The media industry needs a good conspiracy theory now and again -
and this one’s a classic. The Sun, as we all know, is having a tough
time. It is being undermined by uncertainty from within and is under
attack from without by a revitalised Mirror.
Its proprietor, Rupert Murdoch, decides to act on both fronts. The first
bit’s easy - merely a little rearrangement of the office furniture. The
second half is a little more problematical, given that the Mirror’s
revival is being masterminded by the one-time Sun editor, Kelvin
But news reaches Murdoch that MacKenzie, after years of kow-towing to
media magnates, now wants to be fat controller in his own right. In
fact, MacKenzie has been trying to raise the cash to take control of
Talk Radio? Surely an unlikely ambition for a man of MacKenzie’s
It’s hardly likely to impress Murdoch as an investment opportunity
Strangely, though, he opens his cheque-book. Last week, he backed
MacKenzie’s bid (Campaign, 12 June).
Why? Well, from Murdoch’s point of view, it obviously makes sense for
MacKenzie to be out of newspapers and into something harmless. The
theory is that he’d have bankrolled anything that MacKenzie had set his
That’s the story. And it’s obviously believable, at least as regards the
role ascribed to Rupert Murdoch - his Machiavellian credentials are well
documented. But does the conspiracy theory really add up?
Talk Radio is, after all, one of the three big national radio
Admittedly, it got it wrong from day one, choosing to go down a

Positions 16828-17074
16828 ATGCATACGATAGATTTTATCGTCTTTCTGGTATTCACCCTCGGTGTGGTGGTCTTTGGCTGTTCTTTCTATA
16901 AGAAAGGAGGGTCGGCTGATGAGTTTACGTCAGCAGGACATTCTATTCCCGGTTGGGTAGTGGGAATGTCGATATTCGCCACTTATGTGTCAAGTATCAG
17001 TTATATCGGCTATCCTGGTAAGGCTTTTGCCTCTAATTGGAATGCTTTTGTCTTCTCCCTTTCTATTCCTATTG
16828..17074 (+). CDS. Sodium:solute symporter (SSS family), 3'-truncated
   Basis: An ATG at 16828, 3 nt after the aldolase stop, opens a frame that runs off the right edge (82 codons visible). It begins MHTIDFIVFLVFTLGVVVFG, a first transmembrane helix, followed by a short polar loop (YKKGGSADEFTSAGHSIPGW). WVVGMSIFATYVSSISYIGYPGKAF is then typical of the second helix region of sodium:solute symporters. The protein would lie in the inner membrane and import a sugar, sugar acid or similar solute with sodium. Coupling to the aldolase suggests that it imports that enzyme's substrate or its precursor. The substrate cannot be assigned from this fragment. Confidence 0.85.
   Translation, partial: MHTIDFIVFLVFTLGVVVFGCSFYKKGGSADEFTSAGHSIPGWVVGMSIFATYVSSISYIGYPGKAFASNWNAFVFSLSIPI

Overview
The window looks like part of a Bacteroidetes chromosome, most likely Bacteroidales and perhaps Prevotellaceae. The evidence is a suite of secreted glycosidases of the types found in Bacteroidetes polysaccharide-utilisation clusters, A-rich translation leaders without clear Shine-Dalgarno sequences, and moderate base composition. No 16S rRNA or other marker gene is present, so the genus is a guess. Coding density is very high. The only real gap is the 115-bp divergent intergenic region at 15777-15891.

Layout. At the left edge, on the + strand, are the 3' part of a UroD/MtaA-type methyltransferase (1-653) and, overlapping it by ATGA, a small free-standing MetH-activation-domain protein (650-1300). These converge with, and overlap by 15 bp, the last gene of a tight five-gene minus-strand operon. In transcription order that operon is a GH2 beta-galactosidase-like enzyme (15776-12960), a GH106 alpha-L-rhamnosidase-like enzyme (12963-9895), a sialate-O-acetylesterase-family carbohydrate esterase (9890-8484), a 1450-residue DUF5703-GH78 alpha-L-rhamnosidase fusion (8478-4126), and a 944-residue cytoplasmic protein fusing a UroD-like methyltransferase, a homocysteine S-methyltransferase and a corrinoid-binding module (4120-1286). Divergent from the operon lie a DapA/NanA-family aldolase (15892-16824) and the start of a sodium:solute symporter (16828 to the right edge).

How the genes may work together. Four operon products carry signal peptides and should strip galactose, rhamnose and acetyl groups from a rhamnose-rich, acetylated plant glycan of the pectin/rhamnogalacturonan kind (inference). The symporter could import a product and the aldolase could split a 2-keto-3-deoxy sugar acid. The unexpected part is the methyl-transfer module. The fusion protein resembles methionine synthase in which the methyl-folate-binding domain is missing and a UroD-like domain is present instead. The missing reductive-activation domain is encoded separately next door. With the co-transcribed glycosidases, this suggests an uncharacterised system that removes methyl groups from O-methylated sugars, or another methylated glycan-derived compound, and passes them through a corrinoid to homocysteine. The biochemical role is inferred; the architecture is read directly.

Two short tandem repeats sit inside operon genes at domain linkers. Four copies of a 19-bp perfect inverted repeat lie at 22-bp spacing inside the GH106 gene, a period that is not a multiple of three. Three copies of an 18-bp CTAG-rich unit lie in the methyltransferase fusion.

disastrous ’shock jock’ route. But, as Robert Ray, the joint managing
director of MediaVest, points out, the station’s star is in the
ascendant. ’It had something of a false start, but I’ve always thought
that Talk Radio was one of the big opportunities in commercial radio. It
has quality presenters with attitude - people like Danny Baker. It has
started attracting quality audiences. The common strand with MacKenzie
is that the Sun’s success was built on attitude. I think it has a great
potential to attract new audiences.’
Yvonne Scullion, the head of radio at Zenith Media, agrees that Talk has
turned around. But she is unsure about what MacKenzie could bring to it.
’Talk looks pretty healthy these days and the interest in acquiring it
is a testament to what’s happened there in the last year. But the speech
format is far harder to get right in the commercial sector than it is on
the BBC. It is a mistake to be too downmarket or populist - which is
where MacKenzie’s instincts probably lie. A downmarket approach is only
of interest to advertisers if it delivers a huge audience.’
This sort of reservation adds credence to the theory that MacKenzie
should look a bit harder at radio before he leaps. He acquired notoriety
in television (as head of Mirror Group’s Live TV), but the jury is still
out about the success or otherwise of his small-screen career. Like
other forms of juggling, topless darts isn’t really going to work on
But all of this is based on one supposedly unassailable fact - that
Murdoch has no real interest in radio. That might be the most dangerous
assumption of all.
Some observers point out that Murdoch’s interest doesn’t exactly come
out of the blue. It was rumoured weeks ago, when the speculation was
that Talk would evolve into a sports station, becoming a sister
organisation to Sky’s sports channels.
It would take Murdoch slightly outside of his core strategy. But it
would be right up MacKenzie’s street. Possible? As theories go, it may
score poorly in terms of Machiavellian conspiracy - but it’s just about
credible for all that.